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Shark's Fin and Sichuan Pepper
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This is the story of an English girl who went to China to learn the language, but whose love of food led her down a very different path...

About the Author

Fuchsia Dunlop was the first Westerner to train as a chef at China's Sichuan Institute of Higher Cuisine, and she has been researching Chinese culinary culture for more than a decade. She is the author of two acclaimed cookery books, Revolutionary Chinese Cookbook- Recipes from Hunan Province and Sichuan Cookery, and was named 'Food Journalist of the Year' by the British Guild of Food Writers in 2006. Fuchsia writes for numerous publications including Gourmet, Saveur, The Financial Times and Time Out Magazine, and appears as a guest chef and Chinese food expert on radio and television.

Reviews

Gourmet and Saveur magazine writer Dunlop (Revolutionary Chinese Cookbook) first traveled to China in 1992, unprepared for the "gastronomical assaults" that ensued. From then on, because it would be rude to leave food untouched on her plate, she vowed to eat whatever food she was offered--whether it was mixed vegetables or frog casserole and stir-fried snake--though to do so was often risky. With provocative chapter titles such as "Only Barbarians Eat Salad," "The Hungry Dead," and "Chanel and Chickens' Feet," this book does not disappoint. Readers are taken on a culinary journey throughout the various regions and provinces of China and are treated to recipes at the end of each chapter. Back home in England, Dunlop finds herself hesitant to eat a caterpillar that made its way into her steamed vegetables. Dare she cross that cultural boundary of eating an insect in the Western world? Dunlop's latest is a fascinating look at Chinese food and customs. Recommended for all libraries.--Nicole Mitchell, Univ. of Alabama Lib., Birmingham Copyright 2008 Reed Business Information.

Food writer Dunlop is better known in the U.K., where her comprehensive volumes on Sichuanese and Hunanese cuisine carved out her niche and eventually became contemporary classics. Turning to personal narrative through the backstory and consequences of her fascination with China, she produces an autobiographical food-and-travel classic of a narrowly focused but rarefied order. Dunlop's initial 1992 trip to Sichuan proved so enthralling that she later obtained a year's residential study scholarship in the provincial capital, Chengdu. There, her enrollment in the local Institute of Higher Cuisine, a professional chef's program, created a cultural exchange program of a specialized kind. The research for and success of her resulting cookbooks permitted Dunlop to return to China in a more experienced role as chef and writer; that led to this reflective memoir, which probes into the author's search for kitchens in the Forbidden City as well as the people and places of remote West China. One key to this supple and affectionate book is its time frame: by arriving in China in the middle of vast economic upheavals, Dunlop explored and experienced the country and its culture as it was transforming into a postcommunist communism. (Apr.) Copyright 2008 Reed Business Information.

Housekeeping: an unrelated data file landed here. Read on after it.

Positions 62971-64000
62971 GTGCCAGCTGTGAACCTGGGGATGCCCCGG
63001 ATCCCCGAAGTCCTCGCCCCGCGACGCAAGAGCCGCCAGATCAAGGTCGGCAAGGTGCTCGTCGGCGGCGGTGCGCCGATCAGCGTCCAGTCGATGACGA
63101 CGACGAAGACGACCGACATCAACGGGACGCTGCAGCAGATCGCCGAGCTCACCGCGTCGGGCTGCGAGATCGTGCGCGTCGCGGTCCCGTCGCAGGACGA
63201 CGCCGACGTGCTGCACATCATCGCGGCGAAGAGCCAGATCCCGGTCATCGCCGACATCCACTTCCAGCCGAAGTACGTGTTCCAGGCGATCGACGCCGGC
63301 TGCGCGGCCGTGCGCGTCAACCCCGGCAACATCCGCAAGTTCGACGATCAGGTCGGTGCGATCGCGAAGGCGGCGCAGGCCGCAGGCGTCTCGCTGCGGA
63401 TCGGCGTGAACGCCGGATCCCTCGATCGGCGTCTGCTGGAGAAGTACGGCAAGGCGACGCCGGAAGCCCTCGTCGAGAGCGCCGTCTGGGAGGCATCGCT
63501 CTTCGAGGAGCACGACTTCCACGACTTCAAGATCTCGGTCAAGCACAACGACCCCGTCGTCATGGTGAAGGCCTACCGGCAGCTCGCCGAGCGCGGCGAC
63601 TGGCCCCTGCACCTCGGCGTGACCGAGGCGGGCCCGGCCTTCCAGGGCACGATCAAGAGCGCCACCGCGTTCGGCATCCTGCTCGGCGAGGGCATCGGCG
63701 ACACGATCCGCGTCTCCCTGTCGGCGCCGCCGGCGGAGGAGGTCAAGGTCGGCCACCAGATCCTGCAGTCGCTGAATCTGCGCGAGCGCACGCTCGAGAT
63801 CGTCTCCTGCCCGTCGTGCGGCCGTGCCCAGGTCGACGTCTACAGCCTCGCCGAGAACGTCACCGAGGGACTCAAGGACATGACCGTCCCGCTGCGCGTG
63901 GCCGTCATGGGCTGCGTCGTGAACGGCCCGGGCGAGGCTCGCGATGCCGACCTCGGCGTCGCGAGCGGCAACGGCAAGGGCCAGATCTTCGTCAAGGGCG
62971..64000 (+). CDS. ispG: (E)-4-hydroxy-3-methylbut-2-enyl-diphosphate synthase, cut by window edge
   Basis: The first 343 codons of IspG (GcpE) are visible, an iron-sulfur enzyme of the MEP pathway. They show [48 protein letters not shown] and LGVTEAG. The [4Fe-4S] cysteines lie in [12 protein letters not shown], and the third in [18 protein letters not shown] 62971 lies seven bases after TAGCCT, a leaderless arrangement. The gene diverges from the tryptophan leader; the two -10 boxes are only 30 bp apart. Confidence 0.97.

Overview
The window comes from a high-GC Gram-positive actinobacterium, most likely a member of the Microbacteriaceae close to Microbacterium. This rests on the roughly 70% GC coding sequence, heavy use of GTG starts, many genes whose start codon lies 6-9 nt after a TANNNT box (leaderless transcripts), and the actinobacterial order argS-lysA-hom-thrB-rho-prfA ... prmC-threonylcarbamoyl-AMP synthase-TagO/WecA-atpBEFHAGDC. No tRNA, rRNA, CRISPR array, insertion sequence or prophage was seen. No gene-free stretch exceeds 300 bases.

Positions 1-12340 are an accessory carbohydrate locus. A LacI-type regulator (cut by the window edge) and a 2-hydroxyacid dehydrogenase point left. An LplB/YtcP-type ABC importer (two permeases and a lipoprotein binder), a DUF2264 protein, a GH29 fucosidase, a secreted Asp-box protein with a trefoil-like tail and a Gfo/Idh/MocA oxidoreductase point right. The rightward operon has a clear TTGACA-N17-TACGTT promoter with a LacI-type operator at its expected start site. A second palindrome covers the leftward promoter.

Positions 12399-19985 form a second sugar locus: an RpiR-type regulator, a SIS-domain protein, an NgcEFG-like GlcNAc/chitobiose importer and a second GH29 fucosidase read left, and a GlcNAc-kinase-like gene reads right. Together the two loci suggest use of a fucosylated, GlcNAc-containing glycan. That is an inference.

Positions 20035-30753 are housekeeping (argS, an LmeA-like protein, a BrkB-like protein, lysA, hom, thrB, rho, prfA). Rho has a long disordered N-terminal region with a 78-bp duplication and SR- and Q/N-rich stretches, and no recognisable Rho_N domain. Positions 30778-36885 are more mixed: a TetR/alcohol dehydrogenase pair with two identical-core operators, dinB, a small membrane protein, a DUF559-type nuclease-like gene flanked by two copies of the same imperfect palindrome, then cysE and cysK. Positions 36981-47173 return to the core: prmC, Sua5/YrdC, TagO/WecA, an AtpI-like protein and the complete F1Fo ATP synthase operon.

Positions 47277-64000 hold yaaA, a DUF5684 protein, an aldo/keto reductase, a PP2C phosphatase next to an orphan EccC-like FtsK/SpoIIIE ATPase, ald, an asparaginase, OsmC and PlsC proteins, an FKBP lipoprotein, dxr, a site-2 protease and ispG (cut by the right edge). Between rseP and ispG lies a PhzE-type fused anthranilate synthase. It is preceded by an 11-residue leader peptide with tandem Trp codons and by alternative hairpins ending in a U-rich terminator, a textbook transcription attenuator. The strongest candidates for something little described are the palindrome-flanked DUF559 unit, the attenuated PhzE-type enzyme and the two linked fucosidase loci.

The best writer in the West - and perhaps in the world - on Chinese food -- Bee Wilson
Britain's most informed Sichuan food expert -- Terry Durack * Independent *
I, for one, am grateful to be living in an era when I can read Fuchsia Dunlop's erudite writing. Her latest, Shark's Fin and Sichuan Pepper is filled with personal and humorous observations that make for fascinating reading. It is not only a memoir about food but also of culture from one of the world's oldest civilisations. -- Ken Hom
Fuchsia Dunlop is not just one of the world's experts on Chinese regional food, but a beautiful writer too. You can almost smell the Sichuan pepper and fish fragrant aubergines wafting off every page. She captures Sichuan life with a keen eye and elegant pen, at a time where China was on the cusp of opening up to the West. It's as evocative and eloquent picture of Chinese food and culture as you'll ever read, quietly erudite yet utterly addictive. -- Tom Parker Bowles
Fuchsia has a rare ability to convey an encyclopaedic knowledge of Chinese cuisine in a compelling and totally delicious way; this is a great book -- Heston Blumenthal

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